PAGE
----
Pepsi is going to pull out of the upcoming Super Bowl event, in Feb’10. Traditionally, the advertising on the event has been a talking point in itself – the general public and the marketing community keep a close watch on the ads. The ads made specially for the Super Bowl usually have a bizarre quality about them – the logic being that since it is a one-time airing the spot must be clutter-breaking, fun, entertaining and get talked about. Two kinds of brands have benefited from Super Bowl advertising – brands that don’t have a consistent annual presence and work on relatively smaller budgets. They use the event as the one opportunity to get into the public eye – EDS, E*Trade and Monster.com come to mind. The other kind is the big brand that is staving off stiff competition to stay a step ahead of competition in terms of the cool quotient. The beer brands and colas perhaps fit in here. (Fedex doesn’t fit in either but they’ve had a fantastic track record of Super Bowl ads!).
So Pepsi’s decision to pull out of the big event after 23 years of presence is quite a big deal. The spots – about $3 million for 30 seconds, on average – don’t come cheap. Pepsi spent $33mn in the last year’s event. This year, Pepsi plans to invest in a cause-related marketing programme, ‘Refresh Everything‘.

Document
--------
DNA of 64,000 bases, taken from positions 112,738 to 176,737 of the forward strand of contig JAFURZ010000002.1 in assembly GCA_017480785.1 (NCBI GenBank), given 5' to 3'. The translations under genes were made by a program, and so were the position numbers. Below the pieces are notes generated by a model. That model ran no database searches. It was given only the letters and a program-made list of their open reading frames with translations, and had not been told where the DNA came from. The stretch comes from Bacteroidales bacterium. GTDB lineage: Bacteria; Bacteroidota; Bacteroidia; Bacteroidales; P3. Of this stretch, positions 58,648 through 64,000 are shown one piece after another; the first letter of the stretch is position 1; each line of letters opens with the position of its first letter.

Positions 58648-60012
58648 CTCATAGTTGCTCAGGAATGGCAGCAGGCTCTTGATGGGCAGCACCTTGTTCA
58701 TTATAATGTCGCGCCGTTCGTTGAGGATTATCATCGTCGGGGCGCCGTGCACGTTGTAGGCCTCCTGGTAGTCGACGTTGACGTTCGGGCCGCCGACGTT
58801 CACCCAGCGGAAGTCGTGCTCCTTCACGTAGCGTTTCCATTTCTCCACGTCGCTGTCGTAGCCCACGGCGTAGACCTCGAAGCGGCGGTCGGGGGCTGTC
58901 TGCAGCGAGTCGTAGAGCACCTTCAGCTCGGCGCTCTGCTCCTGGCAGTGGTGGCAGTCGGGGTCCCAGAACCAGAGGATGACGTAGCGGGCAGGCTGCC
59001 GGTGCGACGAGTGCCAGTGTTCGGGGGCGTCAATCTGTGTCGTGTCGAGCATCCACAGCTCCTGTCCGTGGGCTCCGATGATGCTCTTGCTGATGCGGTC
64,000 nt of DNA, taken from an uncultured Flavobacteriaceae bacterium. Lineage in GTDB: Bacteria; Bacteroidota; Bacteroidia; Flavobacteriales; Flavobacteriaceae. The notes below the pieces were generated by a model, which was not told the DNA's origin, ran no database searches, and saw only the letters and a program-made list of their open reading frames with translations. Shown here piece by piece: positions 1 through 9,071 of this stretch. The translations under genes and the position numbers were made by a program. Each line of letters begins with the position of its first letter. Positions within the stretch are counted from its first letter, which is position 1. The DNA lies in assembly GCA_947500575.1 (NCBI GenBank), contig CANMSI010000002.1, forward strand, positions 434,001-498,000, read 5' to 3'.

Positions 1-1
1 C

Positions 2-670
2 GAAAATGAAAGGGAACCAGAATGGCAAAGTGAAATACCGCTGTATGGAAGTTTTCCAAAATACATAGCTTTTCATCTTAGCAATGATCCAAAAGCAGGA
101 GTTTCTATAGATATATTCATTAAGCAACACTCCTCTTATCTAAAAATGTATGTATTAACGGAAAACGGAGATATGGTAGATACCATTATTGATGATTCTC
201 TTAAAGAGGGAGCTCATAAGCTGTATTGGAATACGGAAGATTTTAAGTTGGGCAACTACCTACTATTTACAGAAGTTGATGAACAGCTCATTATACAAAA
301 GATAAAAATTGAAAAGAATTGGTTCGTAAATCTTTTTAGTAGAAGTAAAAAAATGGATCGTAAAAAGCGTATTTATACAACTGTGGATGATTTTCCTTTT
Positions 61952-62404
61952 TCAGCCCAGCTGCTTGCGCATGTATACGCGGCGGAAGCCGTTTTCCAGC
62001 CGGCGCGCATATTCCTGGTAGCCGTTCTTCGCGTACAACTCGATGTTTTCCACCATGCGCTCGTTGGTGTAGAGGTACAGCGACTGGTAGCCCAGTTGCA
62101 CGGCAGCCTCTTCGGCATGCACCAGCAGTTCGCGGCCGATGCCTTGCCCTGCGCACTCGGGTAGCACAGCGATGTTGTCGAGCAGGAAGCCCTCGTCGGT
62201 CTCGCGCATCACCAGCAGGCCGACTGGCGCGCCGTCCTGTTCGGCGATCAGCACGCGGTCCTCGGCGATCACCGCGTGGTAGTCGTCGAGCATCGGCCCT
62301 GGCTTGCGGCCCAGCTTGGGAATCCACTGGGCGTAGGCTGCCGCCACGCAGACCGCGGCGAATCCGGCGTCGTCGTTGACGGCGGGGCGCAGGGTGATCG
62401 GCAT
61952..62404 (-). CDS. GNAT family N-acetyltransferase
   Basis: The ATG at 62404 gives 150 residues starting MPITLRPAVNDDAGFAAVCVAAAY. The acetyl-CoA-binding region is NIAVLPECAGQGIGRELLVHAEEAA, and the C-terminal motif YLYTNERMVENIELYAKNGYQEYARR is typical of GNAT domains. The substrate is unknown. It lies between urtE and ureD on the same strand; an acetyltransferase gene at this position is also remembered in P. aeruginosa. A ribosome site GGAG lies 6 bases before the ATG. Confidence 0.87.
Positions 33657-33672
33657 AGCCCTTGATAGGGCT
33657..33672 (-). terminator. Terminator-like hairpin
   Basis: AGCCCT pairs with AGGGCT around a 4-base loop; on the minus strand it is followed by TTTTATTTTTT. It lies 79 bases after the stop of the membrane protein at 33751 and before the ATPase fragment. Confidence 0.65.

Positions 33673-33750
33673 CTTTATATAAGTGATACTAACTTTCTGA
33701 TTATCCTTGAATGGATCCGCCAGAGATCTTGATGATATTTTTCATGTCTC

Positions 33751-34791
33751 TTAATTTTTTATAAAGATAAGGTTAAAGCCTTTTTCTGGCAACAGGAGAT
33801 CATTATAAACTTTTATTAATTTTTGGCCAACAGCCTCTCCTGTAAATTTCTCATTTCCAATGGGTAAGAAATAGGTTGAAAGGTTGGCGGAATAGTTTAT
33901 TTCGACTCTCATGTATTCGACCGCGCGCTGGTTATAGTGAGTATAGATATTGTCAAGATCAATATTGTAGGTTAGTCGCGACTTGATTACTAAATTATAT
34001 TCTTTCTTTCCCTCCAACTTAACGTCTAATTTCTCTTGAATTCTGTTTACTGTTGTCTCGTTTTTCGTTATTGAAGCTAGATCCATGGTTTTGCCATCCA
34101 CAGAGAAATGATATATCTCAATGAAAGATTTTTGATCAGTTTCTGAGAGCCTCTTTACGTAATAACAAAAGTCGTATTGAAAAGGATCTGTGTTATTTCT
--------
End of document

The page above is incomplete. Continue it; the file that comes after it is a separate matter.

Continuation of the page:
‘The Pepsi Refresh Project’ starting next month…will pay at least $20 million for projects people create to “refresh” communities.
A Web site will go live Jan. 13 where people can list their projects, which could range from helping to feed people to teaching children to read. People can vote starting Feb. 1 to determine which projects receive money.
Pepsi estimates the effort will fund thousands of projects and says other businesses will pledge money, too.
The company plans to have events related to its new effort at the Super Bowl.
What could be the reasons & implications? Herewith some unsolicited thoughts:
– Carbonated soft drinks have stopped being the badge they once were, especially for the teens. Brands that have a do-good property appeal to them; they see soft drinks as shallow. It seems to have reflected in the dropping volumes of soft drink brands in the US
– the online, cause related marketing is an attempt to reconnect with the youth and get the brand to be relevant; it is also an indication of the overall health/do-good push of Pepsico across their product portfolio
– Super Bowl ads traditionally were not meant to increase sales, but only create a buzz. Are big advertisers questioning the effectiveness of such strategies? Is it likely to go beyond the recessionary times?
– the shunning of a big ticket sporting event on TV by one of the big boys in the US, is in sharp contrast with the mega bucks that is likely to be put behind the upcoming Indian Premier League in India. In India TV still rules, eh?